Our website offers information about saving, investing, tax and other financial matters, but not personal advice. If you're not sure whether peer-to-peer lending is right for you, please seek independent financial advice, and if you decide to invest with Lending Works, please read our Key Lender Information PDF first.
On 4 June 2019, the Financial Conduct Authority (FCA) released its new regulatory framework for peer-to-peer lending (P2P); a Policy Statement known as PS19/14. As you might imagine, it's a document which, following a three-month consultation, is a hefty read of no fewer than 102 pages.
For all the resilience the UK economy has shown, there is no doubt that this year's ISA season is set against a backdrop of uncertainty. Whatever the pros and cons, Brexit, and a lack of clarity on what our future economic relationship with the EU will look like, has left us at a crossroads.
In a difficult climate, customer acquisition and lead generation present stern challenges for UK retailers, and a great deal of marketing spend invariably gets directed towards getting feet through the door.
Over the last decade, there can be little dispute that the reputation of mainstream banks – and particularly the so-called ‘Big Four’ (HSBC, Barclays, Lloyds and RBS) – is at its lowest ebb.
The peer-to-peer (P2P) lending industry is now regulated by the Financial Conduct Authority (FCA). The regulatory framework has been designed to protect customers and promote effective competition.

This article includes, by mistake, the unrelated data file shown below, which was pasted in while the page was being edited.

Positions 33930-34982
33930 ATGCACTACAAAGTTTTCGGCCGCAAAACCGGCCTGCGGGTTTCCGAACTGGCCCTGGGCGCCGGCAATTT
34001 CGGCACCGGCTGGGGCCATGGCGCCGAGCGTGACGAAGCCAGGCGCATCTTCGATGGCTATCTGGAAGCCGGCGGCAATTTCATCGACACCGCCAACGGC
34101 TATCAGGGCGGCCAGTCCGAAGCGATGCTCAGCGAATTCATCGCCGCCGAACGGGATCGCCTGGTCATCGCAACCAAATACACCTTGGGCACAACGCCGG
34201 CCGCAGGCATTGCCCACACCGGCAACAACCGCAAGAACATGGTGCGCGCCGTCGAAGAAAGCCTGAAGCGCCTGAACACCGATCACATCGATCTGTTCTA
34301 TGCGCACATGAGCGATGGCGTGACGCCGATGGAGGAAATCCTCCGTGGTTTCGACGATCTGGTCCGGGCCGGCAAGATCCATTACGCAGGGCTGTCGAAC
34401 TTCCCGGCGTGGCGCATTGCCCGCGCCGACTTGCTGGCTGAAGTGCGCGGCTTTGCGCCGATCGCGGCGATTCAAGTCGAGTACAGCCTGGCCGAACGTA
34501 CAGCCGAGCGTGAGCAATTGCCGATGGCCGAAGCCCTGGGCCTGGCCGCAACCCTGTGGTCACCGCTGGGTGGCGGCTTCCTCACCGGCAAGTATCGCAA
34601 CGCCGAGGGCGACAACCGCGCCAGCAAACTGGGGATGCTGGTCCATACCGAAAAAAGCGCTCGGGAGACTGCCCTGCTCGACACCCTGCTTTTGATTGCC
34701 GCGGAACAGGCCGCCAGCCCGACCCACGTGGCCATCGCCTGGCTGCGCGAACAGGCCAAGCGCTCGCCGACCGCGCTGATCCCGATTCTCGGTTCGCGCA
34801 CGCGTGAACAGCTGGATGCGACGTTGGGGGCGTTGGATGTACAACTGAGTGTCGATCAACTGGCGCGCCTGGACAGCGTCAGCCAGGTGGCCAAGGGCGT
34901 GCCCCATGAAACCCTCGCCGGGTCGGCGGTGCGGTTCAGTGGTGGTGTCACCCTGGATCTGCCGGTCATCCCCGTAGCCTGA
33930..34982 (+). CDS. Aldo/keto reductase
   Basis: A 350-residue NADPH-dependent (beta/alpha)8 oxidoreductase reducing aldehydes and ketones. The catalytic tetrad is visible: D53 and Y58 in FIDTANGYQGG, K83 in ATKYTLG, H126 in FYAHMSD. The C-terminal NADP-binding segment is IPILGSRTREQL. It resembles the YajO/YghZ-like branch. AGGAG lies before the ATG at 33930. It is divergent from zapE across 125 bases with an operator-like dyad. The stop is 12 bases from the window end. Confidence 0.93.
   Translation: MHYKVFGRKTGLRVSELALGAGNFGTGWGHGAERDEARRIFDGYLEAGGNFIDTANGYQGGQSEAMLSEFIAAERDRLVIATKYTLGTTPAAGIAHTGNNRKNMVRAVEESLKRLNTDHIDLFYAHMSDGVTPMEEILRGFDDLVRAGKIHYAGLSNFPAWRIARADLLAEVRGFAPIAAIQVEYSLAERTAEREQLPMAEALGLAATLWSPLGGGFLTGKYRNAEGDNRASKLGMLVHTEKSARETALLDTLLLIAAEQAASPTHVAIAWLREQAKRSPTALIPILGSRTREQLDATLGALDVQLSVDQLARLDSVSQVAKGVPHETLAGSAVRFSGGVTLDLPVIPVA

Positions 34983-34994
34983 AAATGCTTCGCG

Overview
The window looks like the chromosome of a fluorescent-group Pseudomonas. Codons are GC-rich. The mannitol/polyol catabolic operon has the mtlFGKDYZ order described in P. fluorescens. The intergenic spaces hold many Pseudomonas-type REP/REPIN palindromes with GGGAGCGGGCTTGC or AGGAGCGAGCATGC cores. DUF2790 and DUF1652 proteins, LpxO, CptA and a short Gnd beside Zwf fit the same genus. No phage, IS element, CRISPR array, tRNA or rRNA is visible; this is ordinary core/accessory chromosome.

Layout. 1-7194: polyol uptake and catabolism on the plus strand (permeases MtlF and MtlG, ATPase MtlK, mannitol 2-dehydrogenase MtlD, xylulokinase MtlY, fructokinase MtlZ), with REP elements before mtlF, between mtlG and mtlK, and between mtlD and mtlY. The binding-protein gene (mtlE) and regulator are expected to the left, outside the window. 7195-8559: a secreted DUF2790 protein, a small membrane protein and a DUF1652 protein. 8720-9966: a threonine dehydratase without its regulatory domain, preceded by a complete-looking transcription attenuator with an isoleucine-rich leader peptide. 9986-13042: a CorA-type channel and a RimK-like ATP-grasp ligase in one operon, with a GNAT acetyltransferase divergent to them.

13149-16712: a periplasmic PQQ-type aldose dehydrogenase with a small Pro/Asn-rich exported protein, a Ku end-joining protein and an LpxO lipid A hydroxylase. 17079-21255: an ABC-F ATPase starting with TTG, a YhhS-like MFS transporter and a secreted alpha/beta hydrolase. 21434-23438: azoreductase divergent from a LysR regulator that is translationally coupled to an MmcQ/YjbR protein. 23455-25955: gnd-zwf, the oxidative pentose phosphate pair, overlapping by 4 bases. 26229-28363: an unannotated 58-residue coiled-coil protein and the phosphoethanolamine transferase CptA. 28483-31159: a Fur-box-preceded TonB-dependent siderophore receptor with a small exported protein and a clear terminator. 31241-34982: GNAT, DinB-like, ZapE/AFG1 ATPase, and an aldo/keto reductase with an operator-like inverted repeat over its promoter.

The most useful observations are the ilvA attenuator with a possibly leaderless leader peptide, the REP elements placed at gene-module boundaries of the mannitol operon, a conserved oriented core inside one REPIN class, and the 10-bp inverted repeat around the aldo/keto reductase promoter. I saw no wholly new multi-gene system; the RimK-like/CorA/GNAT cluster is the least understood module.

When you earn interest from a regular bank savings account, for example, the bank automatically deducts basic rate tax (currently 20%) before paying your interest. With interest earned from peer-to-peer lending, tax is not deducted automatically so lenders will need to declare their income to HMRC.
The financial crisis is a bitter memory of what can go wrong when regulators lose control of markets. It seems hard to fathom now, but a little over a decade ago, buyers could acquire mortgages to the tune of 125 per cent of the home’s value (the Northern Rock Together mortgage being one of the most infamous), with only the most lax affordability checks standing in their way.
Numerous theories have emerged as to why the UK has endured such a severe productivity problem over the last decade. Growth in productivity of just 2 per cent during that period would typically have been accomplished within a single year prior to the financial crisis, and thus the 'productivity puzzle' continues to confound economists
In the aftermath of the financial crisis back in 2008/09, the Bank of England (BoE) had considerable headroom in terms of monetary policy, and - rightly - it made full use of it.
It’s no exaggeration to say that the global financial system as a whole is predicated on the ability to buy something now, and pay for it later. Barely anyone would be able to make a substantial purchase such as a house without an instrument like a mortgage.
With political parties jostling for position amid a series of Elections, and the ongoing spectre of a snap General Election looming large, the Labour Party put forward a policy last week which has proved to be a talking point: increasing the minimum wage to £10 per hour, and extending this to workers under the age of 18.